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American Indian Students Initiative


Navajo Reservation, Tohono-O’odam Reservation, & San Carlos Reservation in Arizona

Marison Bilagody, Dynikka Tso, Maria Pablo


Problems dealing with environmental issues are very prevalent across the country. In the United States, one of the biggest problems is the issue of the amount of waste that is dumped in landfills. In today’s age of convenience, where single-use containers and plastic utensils are used at all the time, it is easier than ever to add to the amount of waste that ends up in landfills. So reducing the amount of waste is an important first step to take in achieving that goal. The most common way is through the use of recycling programs to reduce the amount of waste that ends up in landfills. While recycling programs have become more and more commonplace all around the United States. It is not the case on Native American reservations across the country. On the Navajo Reservation, it is extremely difficult for people to dump their trash, let alone, recycle their waste. With people having to travel up to an hour round trip just to dump their trash at a Navajo Sanitation transfer station, people would often dump their trash illegally or burn it. We, as Native American students at the University of Arizona, want to change this reality on the reservation.


As students, we are currently putting together a club focused on pushing for and establishing programs on multiple reservations in Arizona to raise awareness and take action on the environmental issues that are so prevalent in these areas. Our club, which is called American Indian Student Initiatives, plans on working with three different schools on three Native American Reservations to establish recycling programs at said schools. We plan on working with Tuba City High School in Tuba City, AZ on the Navajo Reservation, Baboquivari High School in Sells, AZ on the Tohono-O'odham Reservation and San Carlos High School in San Carlos, AZ on the San Carlos Reservation. Our goals with establishing recycling programs at these schools are to raise awareness of recycling in these communities, reduce the amount of waste that ends. With this initiative and with this club, we hope that we will begin the push to change the environmental state of Native American communities across Arizona. We have big goals in the future that will help not only Native American families and students in knocking down the barriers that affect their daily lives but goals that will also help our planet. With this initiative, we seek to become the generation that our ancestors had hoped for.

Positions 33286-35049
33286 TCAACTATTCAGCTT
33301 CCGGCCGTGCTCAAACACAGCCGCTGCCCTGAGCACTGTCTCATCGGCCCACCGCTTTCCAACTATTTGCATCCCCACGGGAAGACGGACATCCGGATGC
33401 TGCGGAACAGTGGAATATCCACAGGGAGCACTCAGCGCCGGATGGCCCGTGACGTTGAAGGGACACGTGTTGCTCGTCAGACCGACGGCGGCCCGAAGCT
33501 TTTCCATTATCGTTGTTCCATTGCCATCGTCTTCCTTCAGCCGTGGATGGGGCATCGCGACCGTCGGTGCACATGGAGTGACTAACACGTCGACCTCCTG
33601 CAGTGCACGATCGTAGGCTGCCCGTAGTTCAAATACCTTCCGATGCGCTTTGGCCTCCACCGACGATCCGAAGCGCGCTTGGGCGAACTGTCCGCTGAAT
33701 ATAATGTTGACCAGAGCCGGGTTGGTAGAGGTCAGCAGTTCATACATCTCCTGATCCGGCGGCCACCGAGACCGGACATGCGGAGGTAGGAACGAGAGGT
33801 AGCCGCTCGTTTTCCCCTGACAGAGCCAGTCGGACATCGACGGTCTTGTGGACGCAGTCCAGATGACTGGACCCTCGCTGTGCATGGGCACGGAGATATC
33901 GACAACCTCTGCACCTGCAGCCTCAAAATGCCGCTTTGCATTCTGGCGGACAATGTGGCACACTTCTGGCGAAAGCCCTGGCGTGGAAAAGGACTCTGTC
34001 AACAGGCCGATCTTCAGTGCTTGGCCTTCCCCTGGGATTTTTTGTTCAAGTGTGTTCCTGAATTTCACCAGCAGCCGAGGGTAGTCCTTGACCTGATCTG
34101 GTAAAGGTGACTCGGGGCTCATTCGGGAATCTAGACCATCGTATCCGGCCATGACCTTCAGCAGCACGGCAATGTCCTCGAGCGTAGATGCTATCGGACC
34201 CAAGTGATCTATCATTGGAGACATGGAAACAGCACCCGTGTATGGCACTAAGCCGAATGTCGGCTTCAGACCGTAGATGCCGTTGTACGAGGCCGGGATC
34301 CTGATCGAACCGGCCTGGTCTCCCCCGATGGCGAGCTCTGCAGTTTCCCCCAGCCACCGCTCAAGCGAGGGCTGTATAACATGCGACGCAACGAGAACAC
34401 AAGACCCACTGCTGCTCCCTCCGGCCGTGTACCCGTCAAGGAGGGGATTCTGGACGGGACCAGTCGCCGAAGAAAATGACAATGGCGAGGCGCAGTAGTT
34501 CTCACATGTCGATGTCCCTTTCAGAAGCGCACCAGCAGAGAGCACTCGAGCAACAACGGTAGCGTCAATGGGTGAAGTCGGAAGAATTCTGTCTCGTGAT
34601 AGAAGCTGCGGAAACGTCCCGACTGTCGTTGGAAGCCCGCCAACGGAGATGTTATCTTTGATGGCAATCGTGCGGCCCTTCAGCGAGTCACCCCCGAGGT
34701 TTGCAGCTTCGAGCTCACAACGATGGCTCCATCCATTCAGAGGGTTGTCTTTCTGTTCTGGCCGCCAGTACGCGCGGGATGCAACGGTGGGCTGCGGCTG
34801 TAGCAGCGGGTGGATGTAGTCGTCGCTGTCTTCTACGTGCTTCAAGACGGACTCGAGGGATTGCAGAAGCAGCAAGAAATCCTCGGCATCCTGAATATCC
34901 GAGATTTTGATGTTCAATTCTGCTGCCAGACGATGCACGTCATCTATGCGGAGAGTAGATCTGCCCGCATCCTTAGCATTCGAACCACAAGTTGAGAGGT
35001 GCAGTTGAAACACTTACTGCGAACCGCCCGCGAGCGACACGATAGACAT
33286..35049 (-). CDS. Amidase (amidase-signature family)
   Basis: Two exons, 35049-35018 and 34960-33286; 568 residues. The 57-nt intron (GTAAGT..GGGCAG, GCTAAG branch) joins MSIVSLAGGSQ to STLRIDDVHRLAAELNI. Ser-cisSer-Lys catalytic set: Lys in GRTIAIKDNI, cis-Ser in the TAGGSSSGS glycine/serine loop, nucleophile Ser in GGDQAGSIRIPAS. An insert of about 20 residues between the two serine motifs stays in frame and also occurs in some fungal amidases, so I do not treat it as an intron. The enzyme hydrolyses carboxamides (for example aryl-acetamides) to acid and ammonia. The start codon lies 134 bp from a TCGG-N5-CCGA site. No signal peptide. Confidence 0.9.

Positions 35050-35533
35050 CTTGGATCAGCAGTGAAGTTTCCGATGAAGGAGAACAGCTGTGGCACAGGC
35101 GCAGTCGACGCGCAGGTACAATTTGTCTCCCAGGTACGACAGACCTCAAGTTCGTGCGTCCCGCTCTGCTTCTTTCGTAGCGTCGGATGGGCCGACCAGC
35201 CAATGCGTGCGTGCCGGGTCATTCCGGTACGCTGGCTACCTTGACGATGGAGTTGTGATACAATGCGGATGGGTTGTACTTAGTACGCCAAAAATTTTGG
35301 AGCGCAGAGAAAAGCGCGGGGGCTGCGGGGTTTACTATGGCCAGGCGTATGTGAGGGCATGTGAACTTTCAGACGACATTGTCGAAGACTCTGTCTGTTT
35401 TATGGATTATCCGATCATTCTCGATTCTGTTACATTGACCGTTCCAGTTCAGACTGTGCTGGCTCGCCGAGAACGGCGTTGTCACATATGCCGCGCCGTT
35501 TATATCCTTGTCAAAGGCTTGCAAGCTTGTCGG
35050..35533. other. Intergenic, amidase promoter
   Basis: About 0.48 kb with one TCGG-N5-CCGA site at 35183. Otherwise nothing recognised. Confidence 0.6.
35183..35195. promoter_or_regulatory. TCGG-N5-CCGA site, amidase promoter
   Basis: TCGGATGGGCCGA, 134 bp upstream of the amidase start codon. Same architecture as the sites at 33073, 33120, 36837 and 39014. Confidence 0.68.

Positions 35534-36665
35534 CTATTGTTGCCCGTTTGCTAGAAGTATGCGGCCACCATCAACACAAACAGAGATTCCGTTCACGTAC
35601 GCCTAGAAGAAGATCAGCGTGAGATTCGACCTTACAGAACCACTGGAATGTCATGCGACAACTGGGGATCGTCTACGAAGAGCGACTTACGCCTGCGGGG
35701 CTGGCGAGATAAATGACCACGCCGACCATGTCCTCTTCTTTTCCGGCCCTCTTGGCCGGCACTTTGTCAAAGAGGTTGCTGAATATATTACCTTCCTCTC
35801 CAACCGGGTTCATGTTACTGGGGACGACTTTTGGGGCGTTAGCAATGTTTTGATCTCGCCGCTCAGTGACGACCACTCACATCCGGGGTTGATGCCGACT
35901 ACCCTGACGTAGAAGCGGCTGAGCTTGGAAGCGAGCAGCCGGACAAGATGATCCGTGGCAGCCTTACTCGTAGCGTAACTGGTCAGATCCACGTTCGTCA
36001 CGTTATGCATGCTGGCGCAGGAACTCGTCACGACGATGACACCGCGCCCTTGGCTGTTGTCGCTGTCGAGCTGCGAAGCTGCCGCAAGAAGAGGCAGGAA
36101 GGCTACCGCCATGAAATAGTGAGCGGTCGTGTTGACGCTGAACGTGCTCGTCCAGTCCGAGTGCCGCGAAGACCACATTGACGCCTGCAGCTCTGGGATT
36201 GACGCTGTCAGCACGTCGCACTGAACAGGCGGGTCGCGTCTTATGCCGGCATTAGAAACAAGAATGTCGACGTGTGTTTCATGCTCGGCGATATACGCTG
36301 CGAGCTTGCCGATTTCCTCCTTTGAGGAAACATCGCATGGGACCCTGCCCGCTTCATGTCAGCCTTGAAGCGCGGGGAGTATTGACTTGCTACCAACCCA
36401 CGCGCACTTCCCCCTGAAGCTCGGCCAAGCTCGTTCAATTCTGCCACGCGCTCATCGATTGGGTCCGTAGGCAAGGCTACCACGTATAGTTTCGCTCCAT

• Registered and officially recognized as a student-run organization at The University of Arizona campus on September 27, 2019.

  • Partnered with the Native American Student Association (NASA) cultural center, American Indian Science Engineering Society (AISES), GRID Tribal Alternatives, South West Environmental Health Sciences Center (SWEHSC), Students for Sustainability (SFS) club, and Baboquivari High School.

  • Helped install a solar panel system to a family living without electricity with GRID Tribal Alternatives on the Navajo reservation.

  • Organized an Environmental Justice panel discussion with other environmental organizations on campus and provided environmental outreach services (sustainable rainwater harvesting project and recycling program) to the Baboquivari High School.

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